UC San Diego researchers receive nearly $8 million grant for new stem cell-based AML treatments

The Independent Citizens Oversight Committee of the California Institute for Regenerative Medicine (CIRM) unanimously approved yesterday two grants worth a total of almost $8 million to University of California San Diego School of Medicine researchers investigating novel stem cell-based treatments for acute myeloid leukemia or AML.

In 2017, there will be more than 62,000 new cases of leukemia (of all kinds) in the U.S. and 24,500 deaths, according to the American Cancer Society. AML will account for approximately one-third of new leukemia cases and almost half of all leukemia-related deaths. AML primarily afflicts adults, with an average patient age of 67. It is uncommon before the age of 45. Standard chemotherapy is effective in two out of three AML patients, but much less so for older patients, and recurrence is common.

The first grant for $5.15 million was awarded to Dan Kaufman, MD, PhD, professor of medicine in the Division of Regenerative Medicine, to advance clinical translation of natural killer (NK) cells derived from human embryonic stem cells into a standardized treatment for treating, and possibly curing, AML and other leukemias. NK cells are a type of immune system cell critical to rapid response to infections and tumor formation. They get their name from the ability to attack tumor cells without requiring patient-specific triggering markers.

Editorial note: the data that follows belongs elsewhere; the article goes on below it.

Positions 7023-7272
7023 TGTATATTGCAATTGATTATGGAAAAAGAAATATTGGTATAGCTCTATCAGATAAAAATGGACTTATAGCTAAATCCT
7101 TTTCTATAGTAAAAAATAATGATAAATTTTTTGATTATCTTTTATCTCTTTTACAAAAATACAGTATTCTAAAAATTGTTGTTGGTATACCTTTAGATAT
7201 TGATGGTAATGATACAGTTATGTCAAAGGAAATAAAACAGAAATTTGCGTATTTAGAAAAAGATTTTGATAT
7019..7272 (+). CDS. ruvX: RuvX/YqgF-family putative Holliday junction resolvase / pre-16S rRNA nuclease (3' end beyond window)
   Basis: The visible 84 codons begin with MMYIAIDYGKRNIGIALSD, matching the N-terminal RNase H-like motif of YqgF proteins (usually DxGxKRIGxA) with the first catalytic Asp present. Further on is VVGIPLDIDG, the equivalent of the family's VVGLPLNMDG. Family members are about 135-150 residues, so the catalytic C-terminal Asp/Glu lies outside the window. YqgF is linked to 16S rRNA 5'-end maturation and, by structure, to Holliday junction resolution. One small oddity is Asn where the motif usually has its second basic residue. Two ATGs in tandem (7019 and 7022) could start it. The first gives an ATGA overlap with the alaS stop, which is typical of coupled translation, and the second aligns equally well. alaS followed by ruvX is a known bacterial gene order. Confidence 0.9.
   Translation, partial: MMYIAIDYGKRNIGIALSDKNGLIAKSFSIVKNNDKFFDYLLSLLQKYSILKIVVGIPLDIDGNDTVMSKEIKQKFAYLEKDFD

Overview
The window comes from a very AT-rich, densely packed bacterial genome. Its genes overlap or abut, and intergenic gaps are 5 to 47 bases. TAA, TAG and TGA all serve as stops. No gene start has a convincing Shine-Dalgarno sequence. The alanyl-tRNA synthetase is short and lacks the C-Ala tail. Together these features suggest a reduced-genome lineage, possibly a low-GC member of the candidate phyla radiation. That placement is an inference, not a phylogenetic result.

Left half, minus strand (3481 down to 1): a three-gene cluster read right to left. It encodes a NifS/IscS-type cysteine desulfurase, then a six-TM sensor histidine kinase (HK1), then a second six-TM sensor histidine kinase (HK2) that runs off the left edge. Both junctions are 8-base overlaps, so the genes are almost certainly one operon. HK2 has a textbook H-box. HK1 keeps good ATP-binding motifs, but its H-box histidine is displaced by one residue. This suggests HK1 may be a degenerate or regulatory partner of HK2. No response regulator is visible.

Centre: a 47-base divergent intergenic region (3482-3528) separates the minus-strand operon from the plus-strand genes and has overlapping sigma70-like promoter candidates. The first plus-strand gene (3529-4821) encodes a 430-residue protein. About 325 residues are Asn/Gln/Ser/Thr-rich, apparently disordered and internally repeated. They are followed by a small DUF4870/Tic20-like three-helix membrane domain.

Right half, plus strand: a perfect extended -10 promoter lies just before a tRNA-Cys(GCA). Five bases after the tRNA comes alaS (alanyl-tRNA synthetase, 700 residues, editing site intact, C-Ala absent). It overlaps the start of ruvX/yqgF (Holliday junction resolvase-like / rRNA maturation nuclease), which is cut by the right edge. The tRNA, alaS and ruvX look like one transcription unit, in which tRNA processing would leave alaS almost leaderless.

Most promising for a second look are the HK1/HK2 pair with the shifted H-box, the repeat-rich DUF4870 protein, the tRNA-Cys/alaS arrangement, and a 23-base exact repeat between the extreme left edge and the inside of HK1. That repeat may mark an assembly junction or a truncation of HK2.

The second grant for $2.7 million was awarded to Catriona Jamieson, MD, PhD, deputy director of the Sanford Stem Cell Clinical Center and director of stem cell research at UC San Diego Moores Cancer Center, in collaboration with Michael Burkart, PhD, professor in the UC San Diego Department of Chemistry and Biochemistry, and Leslie Crews, PhD, assistant professor in the Division of Regenerative Medicine at UC San Diego School of Medicine. The funding will support testing of a novel therapeutic splicing modulator approach targeting cancer stem cells in AML. These cells, which evade or become resistant to cancer treatment, are believed to be the cause of the high relapse rate in AML and other cancers.

"This research is critically important in advancing our knowledge of stem cells and are the foundation for future therapeutic candidates and treatments," said Maria Millan, MD, president and CEO of CIRM. "Exploring and testing new ideas increases the chances of finding treatments for patients with unmet medical needs. Without CIRM's support, many of these projects might never get off the ground. That's why our ability to fund research, particularly at the earliest stage, is so important to the field as a whole."

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